9. The scope of this provision came up for consideration before various High Courts as well as the Apex Court. In Bikram Singh v. Land Acquisition Collector  224 ITR 551 in the context of interest paid on delayed payment of compensation due under the Land Acquisition Act, the Apex Court held that such payment is a revenue receipt and that section 194A of the Income Tax Act has no application. CIT v. Sahib Chits (Delhi) (P.) Ltd.  328 ITR 342 (Delhi) is a case where the question considered was whether section 2(28A) was attracted in the case of surplus on discount of chit funds. In that judgment, the Delhi High court referred to the judgment of this Court in Janardhana Mallan v. Gangadharan AIR 1983 Ker 178 (FB) which was approved by the Apex Court in Shriram Chits & Investments (P.) Ltd. v. Union of India AIR 1993 SC 2063 (FB), where, it was held that on entering into a chit agreement, a debt for the amount of future instalments is not incurred by the subscriber and that in respect of such amount, there is no debtor-creditor relationship. On that basis, the Delhi High Court held that when the amount contributed every month is given back to the chit subscribers themselves in the manner as agreed, the amount contributed cannot be treated as deposit with the company, much less money borrowed by the company. Accordingly, the Delhi High Court held that the payment made cannot be treated as interest as provided under section 2(28A), attracting the provisions of section 194A of the Act.
10. CIT v. Cargill Global Trading (P.) Ltd.  335 ITR 94 is another judgment of the Delhi High Court where the question considered was whether discounting charges can be treated as interest and this was answered in the negative by holding that before any amount paid is construed as interest, it has to be established that the same is payable in respect of any money borrowed or debt incurred. CIT v. H.P. Housing Board  340 ITR 388 (HP) is a case where the question considered was whether interest paid/credited by the Housing Board on the amount deposited by the allottees on account of delayed allotment of flats is covered by section 2 (28A). This again was answered by the Himachal Pradesh High Court following the Apex Court judgment in Bikram Singh (supra). CIT v. M.K.J. Enterprises Ltd.  50 taxmann.com 441/ 228 Taxman 61 (Mag.) is a judgment of the Division Bench of the Calcutta High Court which also considered the question whether section 2(28A) is attracted to discounting charges of bill of exchange or factoring charges of sale. That was also answered in the negative, holding that interest is a term relating to a pre-existing debt which implies a debtor-creditor relationship.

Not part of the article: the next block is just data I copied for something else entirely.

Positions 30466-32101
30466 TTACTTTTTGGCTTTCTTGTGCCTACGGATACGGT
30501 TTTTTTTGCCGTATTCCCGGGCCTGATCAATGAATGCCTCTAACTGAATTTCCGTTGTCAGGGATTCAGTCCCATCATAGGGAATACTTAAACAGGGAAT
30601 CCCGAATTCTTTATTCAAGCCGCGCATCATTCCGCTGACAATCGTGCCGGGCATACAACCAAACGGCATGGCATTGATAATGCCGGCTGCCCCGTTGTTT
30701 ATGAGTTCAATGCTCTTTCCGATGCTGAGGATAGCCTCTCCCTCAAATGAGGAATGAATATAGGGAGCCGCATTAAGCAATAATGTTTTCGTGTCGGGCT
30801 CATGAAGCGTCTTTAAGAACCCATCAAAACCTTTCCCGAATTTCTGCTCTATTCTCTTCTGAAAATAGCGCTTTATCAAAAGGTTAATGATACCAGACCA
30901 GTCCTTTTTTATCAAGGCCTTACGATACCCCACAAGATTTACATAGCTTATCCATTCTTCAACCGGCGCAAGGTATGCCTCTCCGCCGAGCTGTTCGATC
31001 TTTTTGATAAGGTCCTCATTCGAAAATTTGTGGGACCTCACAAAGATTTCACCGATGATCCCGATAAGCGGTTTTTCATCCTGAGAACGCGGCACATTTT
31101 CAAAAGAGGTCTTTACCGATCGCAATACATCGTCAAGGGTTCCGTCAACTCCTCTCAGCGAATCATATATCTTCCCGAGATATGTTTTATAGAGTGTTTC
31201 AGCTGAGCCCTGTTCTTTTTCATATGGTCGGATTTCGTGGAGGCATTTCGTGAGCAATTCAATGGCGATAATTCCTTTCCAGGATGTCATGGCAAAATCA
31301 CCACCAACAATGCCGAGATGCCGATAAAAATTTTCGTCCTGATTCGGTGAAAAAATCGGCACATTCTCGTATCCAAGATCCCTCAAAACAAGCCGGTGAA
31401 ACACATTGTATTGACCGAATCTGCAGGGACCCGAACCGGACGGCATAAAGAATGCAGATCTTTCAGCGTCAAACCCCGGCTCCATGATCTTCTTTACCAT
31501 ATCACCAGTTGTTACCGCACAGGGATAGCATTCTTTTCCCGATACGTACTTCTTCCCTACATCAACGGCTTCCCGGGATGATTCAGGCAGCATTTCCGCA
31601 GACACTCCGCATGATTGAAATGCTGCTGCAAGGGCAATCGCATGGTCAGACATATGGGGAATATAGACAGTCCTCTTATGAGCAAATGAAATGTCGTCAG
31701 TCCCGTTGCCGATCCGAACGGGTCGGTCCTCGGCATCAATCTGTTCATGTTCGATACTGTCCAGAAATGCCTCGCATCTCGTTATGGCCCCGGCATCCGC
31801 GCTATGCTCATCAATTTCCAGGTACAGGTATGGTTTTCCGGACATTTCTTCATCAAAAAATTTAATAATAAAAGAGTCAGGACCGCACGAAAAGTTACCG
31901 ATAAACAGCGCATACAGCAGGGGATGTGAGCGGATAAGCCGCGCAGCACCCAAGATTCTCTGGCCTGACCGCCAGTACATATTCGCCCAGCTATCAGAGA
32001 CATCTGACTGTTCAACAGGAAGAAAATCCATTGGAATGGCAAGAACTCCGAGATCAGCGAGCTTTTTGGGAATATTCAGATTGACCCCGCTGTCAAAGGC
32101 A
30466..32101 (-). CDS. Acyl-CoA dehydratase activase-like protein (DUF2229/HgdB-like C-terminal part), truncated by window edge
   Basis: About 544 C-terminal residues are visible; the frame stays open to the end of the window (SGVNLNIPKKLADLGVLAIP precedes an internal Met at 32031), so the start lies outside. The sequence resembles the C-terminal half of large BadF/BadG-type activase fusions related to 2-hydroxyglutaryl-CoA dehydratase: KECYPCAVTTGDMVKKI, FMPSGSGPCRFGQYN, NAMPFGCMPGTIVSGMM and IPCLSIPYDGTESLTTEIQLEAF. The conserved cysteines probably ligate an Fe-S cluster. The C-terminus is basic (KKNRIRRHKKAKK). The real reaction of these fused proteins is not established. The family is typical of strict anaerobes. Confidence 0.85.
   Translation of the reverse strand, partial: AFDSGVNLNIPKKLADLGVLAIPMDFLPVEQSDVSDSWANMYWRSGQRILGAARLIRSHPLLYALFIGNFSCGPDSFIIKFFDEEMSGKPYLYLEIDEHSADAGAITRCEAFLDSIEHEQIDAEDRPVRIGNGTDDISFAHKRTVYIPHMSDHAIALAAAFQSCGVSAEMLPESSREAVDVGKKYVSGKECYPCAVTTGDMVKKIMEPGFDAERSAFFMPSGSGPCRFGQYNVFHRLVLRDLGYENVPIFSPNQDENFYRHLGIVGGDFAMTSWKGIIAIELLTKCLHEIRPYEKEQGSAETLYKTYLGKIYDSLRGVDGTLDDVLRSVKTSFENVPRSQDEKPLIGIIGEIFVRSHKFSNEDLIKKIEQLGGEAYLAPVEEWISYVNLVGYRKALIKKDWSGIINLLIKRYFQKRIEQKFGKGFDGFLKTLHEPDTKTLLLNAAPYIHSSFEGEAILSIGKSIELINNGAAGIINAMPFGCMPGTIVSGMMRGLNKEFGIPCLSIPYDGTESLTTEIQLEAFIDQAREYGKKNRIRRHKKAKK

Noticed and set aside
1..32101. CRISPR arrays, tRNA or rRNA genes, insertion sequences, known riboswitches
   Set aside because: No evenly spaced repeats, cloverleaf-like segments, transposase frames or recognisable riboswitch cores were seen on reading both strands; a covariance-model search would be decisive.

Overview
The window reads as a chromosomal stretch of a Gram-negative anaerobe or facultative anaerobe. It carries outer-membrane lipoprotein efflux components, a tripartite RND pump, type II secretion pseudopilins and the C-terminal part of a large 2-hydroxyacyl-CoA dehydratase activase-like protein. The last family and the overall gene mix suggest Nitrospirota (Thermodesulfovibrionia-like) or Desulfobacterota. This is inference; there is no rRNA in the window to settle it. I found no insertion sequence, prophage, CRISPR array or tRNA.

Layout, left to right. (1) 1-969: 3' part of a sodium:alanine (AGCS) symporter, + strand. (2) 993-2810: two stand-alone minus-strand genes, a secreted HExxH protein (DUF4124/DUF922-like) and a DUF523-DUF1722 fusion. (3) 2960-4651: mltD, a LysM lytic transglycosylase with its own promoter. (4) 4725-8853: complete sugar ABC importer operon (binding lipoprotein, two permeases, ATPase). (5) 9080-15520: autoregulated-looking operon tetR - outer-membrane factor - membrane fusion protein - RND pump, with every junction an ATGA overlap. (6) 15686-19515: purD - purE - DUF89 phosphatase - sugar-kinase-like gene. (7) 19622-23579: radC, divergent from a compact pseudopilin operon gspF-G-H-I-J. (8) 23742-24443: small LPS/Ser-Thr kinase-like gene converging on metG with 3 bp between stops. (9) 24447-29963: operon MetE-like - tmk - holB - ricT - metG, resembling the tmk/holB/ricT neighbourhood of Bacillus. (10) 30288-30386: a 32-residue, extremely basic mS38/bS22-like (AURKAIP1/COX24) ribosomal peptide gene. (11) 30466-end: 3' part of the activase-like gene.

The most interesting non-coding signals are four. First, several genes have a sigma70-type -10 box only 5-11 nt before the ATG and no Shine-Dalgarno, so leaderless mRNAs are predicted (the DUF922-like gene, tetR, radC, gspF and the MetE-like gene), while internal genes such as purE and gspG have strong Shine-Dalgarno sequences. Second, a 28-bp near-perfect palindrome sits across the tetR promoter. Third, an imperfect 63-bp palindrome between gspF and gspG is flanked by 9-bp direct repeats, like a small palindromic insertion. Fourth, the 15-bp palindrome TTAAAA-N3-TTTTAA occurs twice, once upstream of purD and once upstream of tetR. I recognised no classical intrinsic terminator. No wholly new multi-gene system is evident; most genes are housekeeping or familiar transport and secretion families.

11. From the principles laid down in the decisions referred to above, it is obvious that section 2(28A) is not attracted to every payment made and that the provision can be attracted only in cases where there is debtor-creditor relationship and that payments are made in discharge of a pre-existing obligation.
12. In so far as these cases are concerned, facts stated by us itself would show that the purchaser had paid certain amounts to the appellant. At a later point of time, the purchaser opted out of the agreement and the appellant entered into fresh agreements with new buyers for prices that are higher than what was agreed with the purchasers. Out of the receipts from the new buyers, the appellant refunded to the purchasers the amount paid by them and a portion of the excess amount received. The amount thus refunded to the purchasers represents the consideration the purchasers paid towards the undivided shares in the property agreed to be purchased and also the cost of construction of the apartment, which work was entrusted to the appellant, being the builder. Such a relationship does not spell out a debtor-creditor relationship nor is the payment made by the appellant to the purchaser one in discharge of any pre-existing obligation to be termed as interest as defined in section 2(28A).
13. Further, there is no finding in the assessment order or in the order of the Tribunal that the amount paid by the purchasers, which was refunded, was accounted as deposit or advance received from them or that there is any debtor-creditor relationship between the parties, obliging the appellant to pay the amount to the purchasers. There is also no case for the revenue that the excess amount paid by the appellant was based on any agreement between them or that it was quantified at rates that were already agreed between the parties. In such circumstances, the payments made do not qualify to be interest as defined in section 2(28A) of the Act and the appellant did not have the obligation to deduct tax at source as provided under section 194A nor can they be proceeded against under section 201A, treating them as an assessee in default.
For the aforesaid reasons, we are unable to sustain the order of the Tribunal which is impugned in these appeals. The order of the Tribunal is, therefore, set aside. Appeals are allowed.